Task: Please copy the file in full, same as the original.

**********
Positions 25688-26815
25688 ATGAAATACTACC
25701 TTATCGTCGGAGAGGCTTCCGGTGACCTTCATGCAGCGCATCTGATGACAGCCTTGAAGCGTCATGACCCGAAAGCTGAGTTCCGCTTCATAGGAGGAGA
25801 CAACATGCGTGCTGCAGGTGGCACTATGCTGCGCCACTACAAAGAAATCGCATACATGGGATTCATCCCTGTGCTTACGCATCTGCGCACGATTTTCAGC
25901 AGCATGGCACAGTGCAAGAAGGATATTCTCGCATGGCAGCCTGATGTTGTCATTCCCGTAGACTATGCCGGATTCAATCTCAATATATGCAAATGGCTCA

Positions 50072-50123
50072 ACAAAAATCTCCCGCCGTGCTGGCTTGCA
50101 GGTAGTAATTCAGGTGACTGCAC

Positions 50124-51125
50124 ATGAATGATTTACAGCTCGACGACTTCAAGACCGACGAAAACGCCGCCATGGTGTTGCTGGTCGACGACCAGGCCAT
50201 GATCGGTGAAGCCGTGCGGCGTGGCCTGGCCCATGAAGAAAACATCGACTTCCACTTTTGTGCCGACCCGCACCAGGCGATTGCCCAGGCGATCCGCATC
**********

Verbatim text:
Positions 25688-26815
25688 ATGAAATACTACC
25701 TTATCGTCGGAGAGGCTTCCGGTGACCTTCATGCAGCGCATCTGATGACAGCCTTGAAGCGTCATGACCCGAAAGCTGAGTTCCGCTTCATAGGAGGAGA
25801 CAACATGCGTGCTGCAGGTGGCACTATGCTGCGCCACTACAAAGAAATCGCATACATGGGATTCATCCCTGTGCTTACGCATCTGCGCACGATTTTCAGC
25901 AGCATGGCACAGTGCAAGAAGGATATTCTCGCATGGCAGCCTGATGTTGTCATTCCCGTAGACTATGCCGGATTCAATCTCAATATATGCAAATGGCTCA

Positions 50072-50123
50072 ACAAAAATCTCCCGCCGTGCTGGCTTGCA
50101 GGTAGTAATTCAGGTGACTGCAC

Positions 50124-51125
50124 ATGAATGATTTACAGCTCGACGACTTCAAGACCGACGAAAACGCCGCCATGGTGTTGCTGGTCGACGACCAGGCCAT
50201 GATCGGTGAAGCCGTGCGGCGTGGCCTGGCCCATGAAGAAAACATCGACTTCCACTTTTGTGCCGACCCGCACCAGGCGATTGCCCAGGCGATCCGCATC